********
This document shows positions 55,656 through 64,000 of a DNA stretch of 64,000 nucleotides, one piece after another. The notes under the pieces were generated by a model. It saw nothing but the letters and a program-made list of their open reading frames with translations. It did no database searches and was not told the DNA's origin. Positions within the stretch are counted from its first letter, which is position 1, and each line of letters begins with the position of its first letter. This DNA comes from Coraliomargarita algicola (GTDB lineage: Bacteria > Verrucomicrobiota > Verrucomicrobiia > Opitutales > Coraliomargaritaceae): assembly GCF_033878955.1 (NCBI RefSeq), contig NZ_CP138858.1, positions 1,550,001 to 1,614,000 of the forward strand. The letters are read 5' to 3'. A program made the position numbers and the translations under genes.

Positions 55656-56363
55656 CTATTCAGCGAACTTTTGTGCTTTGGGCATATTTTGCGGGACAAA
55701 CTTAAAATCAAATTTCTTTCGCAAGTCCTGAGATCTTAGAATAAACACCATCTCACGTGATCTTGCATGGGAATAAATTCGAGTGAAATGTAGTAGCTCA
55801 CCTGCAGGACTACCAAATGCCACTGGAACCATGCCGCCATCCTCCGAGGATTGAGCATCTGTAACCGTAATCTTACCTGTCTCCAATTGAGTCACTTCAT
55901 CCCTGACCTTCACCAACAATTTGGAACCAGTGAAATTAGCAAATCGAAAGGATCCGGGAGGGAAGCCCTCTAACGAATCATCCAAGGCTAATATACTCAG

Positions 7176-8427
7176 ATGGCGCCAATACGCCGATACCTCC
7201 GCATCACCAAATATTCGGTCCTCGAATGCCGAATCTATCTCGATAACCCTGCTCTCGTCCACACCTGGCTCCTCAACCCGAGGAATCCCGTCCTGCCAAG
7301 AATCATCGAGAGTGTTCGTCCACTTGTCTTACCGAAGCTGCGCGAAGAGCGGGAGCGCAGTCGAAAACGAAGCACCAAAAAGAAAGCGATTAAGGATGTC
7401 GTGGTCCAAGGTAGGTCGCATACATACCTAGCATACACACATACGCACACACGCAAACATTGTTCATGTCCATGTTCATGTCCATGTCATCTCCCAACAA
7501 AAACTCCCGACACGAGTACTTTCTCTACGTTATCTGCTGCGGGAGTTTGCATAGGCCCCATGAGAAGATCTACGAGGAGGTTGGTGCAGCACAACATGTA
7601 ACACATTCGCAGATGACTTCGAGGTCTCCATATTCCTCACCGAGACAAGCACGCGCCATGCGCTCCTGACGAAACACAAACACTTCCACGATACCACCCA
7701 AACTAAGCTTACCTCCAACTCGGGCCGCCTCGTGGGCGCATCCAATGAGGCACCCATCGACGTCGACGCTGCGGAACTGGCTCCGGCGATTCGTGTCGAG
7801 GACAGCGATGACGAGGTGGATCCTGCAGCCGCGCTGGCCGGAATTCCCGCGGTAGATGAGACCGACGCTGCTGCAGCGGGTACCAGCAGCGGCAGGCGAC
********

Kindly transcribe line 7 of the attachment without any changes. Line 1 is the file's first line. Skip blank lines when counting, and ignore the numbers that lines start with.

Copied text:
Positions 7176-8427